The sunflowers caught my eye. Coming down the driveway late yesterday afternoon, I had to stop the car in front of the garden and go look at them. Coco had come along for the ride and hopped out to go have a sniff around too. Look, one of the flowers is even (sadly) fallen over, yet it still turns its face toward the sun! What a lesson in that alone!
Naturally I can’t just take a picture of the sunflowers and then get back in the car. I remembered the tomatoes, and decided I also had to quickly check them. When I got there, I noticed something strange. All the rain we have had brought visitors of an otherworldly kind. This little colony of mushrooms was restricted to the area near the water pump, on the way to the tomatoes, where for some reason I am content to leave the hose a mess.
Check it out! These little volunteers are so delicate.
Forgive me, I just watched The Princess Bride (a thing to do with a ten-year-old visitor), so in my head I hear:
Inigo: The mushroom heads look just like *lace*
Fezzik: I think they come from outer *space*
I could easily crush them, easily overlook them, easily dismiss them. Instead I have forgotten about my car left in the middle of the driveway (and the ten-year-old in the car), and find myself fascinated, entranced, intrigued.
Where did they come from? Why are they here? Why are they only here and not growing up from the rest of the mulchy areas in the garden? Why do they cup their heads like that? Do they serve any purpose? Will they be gone tomorrow?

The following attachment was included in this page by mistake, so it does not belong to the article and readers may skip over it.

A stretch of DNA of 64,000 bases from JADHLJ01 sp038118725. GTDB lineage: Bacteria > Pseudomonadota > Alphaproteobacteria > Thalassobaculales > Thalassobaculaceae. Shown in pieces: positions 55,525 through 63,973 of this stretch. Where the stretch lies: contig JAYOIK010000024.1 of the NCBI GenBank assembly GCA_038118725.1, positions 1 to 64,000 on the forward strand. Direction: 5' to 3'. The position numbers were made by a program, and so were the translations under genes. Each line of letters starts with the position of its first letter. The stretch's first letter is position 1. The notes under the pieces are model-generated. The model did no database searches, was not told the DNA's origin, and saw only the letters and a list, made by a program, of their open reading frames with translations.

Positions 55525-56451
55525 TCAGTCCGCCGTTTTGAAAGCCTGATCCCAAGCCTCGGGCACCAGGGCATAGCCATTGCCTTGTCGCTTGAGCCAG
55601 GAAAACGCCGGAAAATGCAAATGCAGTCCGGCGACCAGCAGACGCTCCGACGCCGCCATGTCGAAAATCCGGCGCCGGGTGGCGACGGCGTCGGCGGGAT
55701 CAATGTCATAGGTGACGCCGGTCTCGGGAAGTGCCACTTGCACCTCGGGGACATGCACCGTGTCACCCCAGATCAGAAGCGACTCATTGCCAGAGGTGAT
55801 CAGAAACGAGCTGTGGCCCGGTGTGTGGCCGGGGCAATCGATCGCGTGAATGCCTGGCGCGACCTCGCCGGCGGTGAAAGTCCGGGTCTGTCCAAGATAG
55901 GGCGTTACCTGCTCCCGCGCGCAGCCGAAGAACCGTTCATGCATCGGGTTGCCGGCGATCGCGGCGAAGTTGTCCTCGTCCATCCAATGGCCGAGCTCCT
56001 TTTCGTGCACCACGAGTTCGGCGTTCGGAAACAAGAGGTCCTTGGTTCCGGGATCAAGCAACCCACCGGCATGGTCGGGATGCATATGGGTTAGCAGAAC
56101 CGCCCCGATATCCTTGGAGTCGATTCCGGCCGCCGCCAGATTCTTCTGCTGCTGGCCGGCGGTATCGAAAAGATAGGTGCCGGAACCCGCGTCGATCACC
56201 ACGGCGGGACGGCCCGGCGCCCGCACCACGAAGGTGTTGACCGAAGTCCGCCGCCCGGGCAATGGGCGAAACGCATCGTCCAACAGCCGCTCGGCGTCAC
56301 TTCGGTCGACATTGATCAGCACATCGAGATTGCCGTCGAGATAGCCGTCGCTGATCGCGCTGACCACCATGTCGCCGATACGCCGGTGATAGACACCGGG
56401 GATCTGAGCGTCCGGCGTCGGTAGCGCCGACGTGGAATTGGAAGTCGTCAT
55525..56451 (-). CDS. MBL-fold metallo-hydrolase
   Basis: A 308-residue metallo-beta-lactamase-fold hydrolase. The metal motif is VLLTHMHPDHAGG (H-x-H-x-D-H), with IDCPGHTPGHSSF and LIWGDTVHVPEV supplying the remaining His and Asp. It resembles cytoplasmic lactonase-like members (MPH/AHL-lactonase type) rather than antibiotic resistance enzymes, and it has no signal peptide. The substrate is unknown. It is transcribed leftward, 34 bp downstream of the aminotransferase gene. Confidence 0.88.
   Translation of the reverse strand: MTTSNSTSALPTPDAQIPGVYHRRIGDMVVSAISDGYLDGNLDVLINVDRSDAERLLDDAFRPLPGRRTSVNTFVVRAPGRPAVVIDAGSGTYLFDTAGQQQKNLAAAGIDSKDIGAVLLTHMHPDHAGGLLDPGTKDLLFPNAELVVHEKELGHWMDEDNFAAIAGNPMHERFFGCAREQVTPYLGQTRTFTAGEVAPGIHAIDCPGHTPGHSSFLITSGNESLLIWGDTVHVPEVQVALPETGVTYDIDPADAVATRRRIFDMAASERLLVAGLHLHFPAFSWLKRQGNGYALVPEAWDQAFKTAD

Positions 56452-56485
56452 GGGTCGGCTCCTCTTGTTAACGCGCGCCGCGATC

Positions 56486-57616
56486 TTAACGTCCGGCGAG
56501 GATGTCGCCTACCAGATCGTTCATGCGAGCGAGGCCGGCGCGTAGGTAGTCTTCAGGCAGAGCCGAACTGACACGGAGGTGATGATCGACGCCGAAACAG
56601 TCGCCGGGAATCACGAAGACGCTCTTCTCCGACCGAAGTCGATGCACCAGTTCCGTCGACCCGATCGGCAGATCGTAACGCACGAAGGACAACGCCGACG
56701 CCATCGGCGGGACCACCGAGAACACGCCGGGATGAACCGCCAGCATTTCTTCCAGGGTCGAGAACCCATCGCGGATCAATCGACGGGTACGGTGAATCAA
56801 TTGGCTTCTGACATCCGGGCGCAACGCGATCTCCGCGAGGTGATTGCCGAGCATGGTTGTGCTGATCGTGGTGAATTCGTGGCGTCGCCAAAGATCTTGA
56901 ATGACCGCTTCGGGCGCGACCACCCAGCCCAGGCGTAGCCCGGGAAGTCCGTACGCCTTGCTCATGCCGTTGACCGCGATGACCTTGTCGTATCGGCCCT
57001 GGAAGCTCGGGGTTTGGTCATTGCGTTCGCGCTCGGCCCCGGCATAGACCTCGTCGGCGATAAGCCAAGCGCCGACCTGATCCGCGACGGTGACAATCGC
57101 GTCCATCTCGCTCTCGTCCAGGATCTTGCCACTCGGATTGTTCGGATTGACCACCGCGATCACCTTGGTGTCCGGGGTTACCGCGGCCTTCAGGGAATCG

Sometimes I ask myself how much I miss, how much beauty exists all around me that I never see because I am too busy with this or that. Today I did not have to ask. Today did not lack for breathtaking beauty. I got my fill. We visited a friend in Williamsville, in the western mountains of Virginia more than an hour beyond Staunton. Behind her house is this incredible mountain stream. I don’t know the words rich enough to describe it.
Kaileena was not the least concerned with descriptions — she found it to be a perfect natural water slide!
My adventurous 83-year-old mom walked a hundred yards or so along a not-so-easy mountain path to get to the not-so-easy stone steps leading to a rock to sit on in this little pocket of paradise. Bravo, Mom! She doesn’t want to miss anything either.
When you think a thing is very cool, it’s even cooler when someone else thinks so too. We all were awestruck at the swimming hole and waterfall. We listened to that water rushing over the rocks the way it’s been doing for countless generations. How many kids have slid down that rock the way Kaileena did today? How many beamed like she did every time she landed in the froth?
Rivers like this don’t get old or tired. The water keeps coming, keeps flowing, keeps rushing. Kids keep having fun. Sunflowers keep turning toward the sun. And mushrooms have landed from outer space!
You think the day has given you enough and you are grateful. But it is not finished. On the drive back we watched a mother wild turkey and her two little ones prance across the road in front of us. Many adorable black calves walked closely to their mothers in the green fields of the farms we passed. A raccoon did not see the danger of dawdling along the shoulder of the road. And just as I turned into the driveway, two deer leaped gloriously within our field of vision. Kaileena let out a breathless Ohhhh! as she watched them bound into the forest. I hope she remembers today.